Before I came to Australia, I read Bill Bryson’s In a Sunburned Country. Not only did it give me an overview of what the Australian countryside is like, it gave insight into the character of the people, as well. Also, it was freakin’ hysterical. My parents may recall me bringing the book to the table, and reading aloud from his description of listening to cricket, on the radio. The man has a real way with words, and regularly makes me laugh.
So, upon reading this book, I realized that I would finally have to read A Walk in the Woods: Rediscovering America on the Appalachian Trail. For years, I’d thought of this book as “the one with the bear on the cover”, because when I worked in a bookstore, I saw it on the bestseller shelves, and front and center in the travel section, whenever I was shelving books. So, I knew it was popular, then, but popularity has never made me willing to read books. Just because it makes Oprah’s book list doesn’t mean it’s a worthwhile read, in my very humble opinion.
But the time had finally come to read it, and I downloaded it to my Kindle. I’d been away from the U.S. for eight months, and it would be interesting to read about this particular American’s views of one of our national landmarks. Bill Bryson is American, but he lived in the U.K. for twenty years, so his viewpoint would probably still be hilarious, but possibly, he’d have a very different point of view from any other American. Possibly, he’d even have a European way of looking at things.
Upon starting A Walk in the Woods, I immediately found myself trying to keep from laughing out loud. Yes, I was in a restaurant, reading my book, and trying to not draw more attention to myself. Very few books make me laugh aloud, but Bryson never fails to catch me out.
So, he describes the hiking on the trail, with many chapters of description of its beauty, as well as the hilarious anecdotes involving his hiking partner, Katz. Actually, my favorites are whenever he starts talking to anyone about hiking and camping equipment, starting with when he went shopping for it all. But there are some real, in-depth moments between him and Katz, in relation to Katz’s past history of drunkenness an drugs, and his present life, where he has to commit to strict abstinence from drink. So, from the beginning of their travels to the end, you see the revolution of a friendship, one they never expected to have.
Many chapters start off with an explanation of the Trail’s history, or history of Appalachia itself. I really enjoyed all the history, but again and again, I found myself annoyed by Bryson’s opinions on evolution, pollution, and the American people. You really want to think that, as an American, he likes his fellow countrymen, but he seems to think that we’re killing our planet, killing every animal and tree, and that every American is fat and stupid. He doesn’t seem to approve of tourism or capitalism, but I can’t be sure. His books sell because of capitalism, you know.
Ok, maybe not EVERY American, but despite the humor in some areas, I often got the feeling that he’s not really looking for the best in America and our people, because he already thinks we’ve done our worst to this world. Yes, the National Park Service has a bunch of ridiculous rules, does stupid things, is underpaid, and considering they’re a federal agency, we’re probably lucky they haven’t done worse to our homeland.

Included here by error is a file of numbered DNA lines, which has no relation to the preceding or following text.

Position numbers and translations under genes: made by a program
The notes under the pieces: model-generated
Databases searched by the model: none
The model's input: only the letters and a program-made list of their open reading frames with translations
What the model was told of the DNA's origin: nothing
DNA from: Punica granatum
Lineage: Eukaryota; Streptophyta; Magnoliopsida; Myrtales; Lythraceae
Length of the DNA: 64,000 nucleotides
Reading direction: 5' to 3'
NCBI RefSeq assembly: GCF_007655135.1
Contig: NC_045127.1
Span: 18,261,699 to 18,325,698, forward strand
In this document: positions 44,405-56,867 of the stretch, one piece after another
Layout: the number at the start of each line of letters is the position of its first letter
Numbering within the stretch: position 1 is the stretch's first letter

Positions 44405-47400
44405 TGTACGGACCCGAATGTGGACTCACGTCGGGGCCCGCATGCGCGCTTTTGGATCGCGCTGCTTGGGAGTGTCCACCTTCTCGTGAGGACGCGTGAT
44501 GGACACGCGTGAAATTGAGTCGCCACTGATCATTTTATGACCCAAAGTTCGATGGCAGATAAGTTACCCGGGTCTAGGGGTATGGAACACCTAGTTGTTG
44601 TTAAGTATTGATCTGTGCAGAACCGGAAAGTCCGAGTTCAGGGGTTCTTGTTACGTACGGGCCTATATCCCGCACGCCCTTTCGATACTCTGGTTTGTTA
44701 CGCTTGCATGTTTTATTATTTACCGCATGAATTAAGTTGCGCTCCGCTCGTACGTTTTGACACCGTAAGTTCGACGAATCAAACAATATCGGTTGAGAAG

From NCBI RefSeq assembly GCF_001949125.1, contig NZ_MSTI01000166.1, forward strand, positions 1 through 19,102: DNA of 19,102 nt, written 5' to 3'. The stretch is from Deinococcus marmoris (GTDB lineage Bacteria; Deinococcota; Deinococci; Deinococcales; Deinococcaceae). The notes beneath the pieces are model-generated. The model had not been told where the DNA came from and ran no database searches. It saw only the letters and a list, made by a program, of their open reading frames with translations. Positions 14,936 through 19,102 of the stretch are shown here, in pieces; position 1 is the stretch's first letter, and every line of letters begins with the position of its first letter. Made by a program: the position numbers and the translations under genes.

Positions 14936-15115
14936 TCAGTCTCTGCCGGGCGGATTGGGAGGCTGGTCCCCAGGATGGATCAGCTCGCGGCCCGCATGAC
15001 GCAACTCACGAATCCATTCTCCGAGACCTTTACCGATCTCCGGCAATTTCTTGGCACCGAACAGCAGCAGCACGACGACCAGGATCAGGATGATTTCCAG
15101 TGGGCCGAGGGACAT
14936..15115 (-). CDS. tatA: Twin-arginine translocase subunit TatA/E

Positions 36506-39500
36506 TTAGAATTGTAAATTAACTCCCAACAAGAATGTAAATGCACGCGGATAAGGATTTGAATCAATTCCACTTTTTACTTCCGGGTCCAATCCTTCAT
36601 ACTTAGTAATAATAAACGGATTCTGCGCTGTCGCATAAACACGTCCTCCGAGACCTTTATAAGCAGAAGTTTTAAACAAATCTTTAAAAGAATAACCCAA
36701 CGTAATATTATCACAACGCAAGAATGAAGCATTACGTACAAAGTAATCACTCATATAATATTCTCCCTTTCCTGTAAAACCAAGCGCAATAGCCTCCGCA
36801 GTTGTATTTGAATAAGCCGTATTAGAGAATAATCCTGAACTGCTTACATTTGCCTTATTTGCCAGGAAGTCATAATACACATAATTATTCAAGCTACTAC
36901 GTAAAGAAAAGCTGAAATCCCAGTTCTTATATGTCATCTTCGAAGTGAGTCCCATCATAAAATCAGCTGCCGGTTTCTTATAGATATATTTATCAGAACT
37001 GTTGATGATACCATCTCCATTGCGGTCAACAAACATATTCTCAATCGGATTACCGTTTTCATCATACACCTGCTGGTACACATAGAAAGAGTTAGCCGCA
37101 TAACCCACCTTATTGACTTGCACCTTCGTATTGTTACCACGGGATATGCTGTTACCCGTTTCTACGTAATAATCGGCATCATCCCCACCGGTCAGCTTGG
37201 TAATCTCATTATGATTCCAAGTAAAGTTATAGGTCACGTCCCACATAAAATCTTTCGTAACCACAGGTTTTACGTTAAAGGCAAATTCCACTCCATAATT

But blaming us for every bit of damage to the wilderness, and then turning around and giving us credit for actually having the Appalachian Trail. Wasn’t that nice of him? Of course, I’m not going to complain about all the evolution, acid rain, and global warming that he harped on, now and then.
This is really a good book, honestly. I’m not complaining so that you won’t read it. I’m just complaining because I’m allowed to (it’s my blog, remember?). If you read between the lines, you can see that he does love this wonderful country we call the United States, and he felt privileged to see so much of it on the AT. Also, his book is entertaining, informative, and well-written. I just wish that someone would inform him that capitalism and local groups (not the federal government) are the reason that our forests are getting bigger, being made cleaner, and that all the rest of the animals aren’t dying off.
And he may think that moose (moosen!) are beautiful and stupid, but he really needs to read The Politically Incorrect Guide to Hunting, and figure out why it’s good that we hunt for moose and deer. Overpopulation of any of these animals is NOT a good thing.
From Bryson’s book, I continued on to Museum of Thieves, by Lian Tanner, a young adult book that had caught my fancy (a good cover picture and blurb on the back will get me, every time). It was alright, nothing special. I finished it because I rarely leave books unfinished. And now, I’m smackdab in the middle of a Georgette Heyer mystery, Detection Unlimited. Heyer’s mysteries aren’t as well-known as her romances, but they’re still well-written, hysterical, and full of amazingly detailed characters. This one is no different, and I was lucky enough to choose the one that I didn’t immediately remember the ending. I know what happens in almost all of them.
From here, I’m not sure what I’m going to read next. I started reading The Hobbit aloud with one of my girls, again, and now I’d like to read through that and Lord of the Rings. But then, I watched the newest movie version of Oliver Twist, tonight, and I’m debating whether I should read that next. I’ve never actually read it, just grew up watching Oliver!, the musical version. It was really good, and makes me curious to see what the actual story involves. So, we’ll just have to see which book wins out.
And now, it’s late, and I’m wiped. I love Friday nights, because I get to sleep in on the following morning.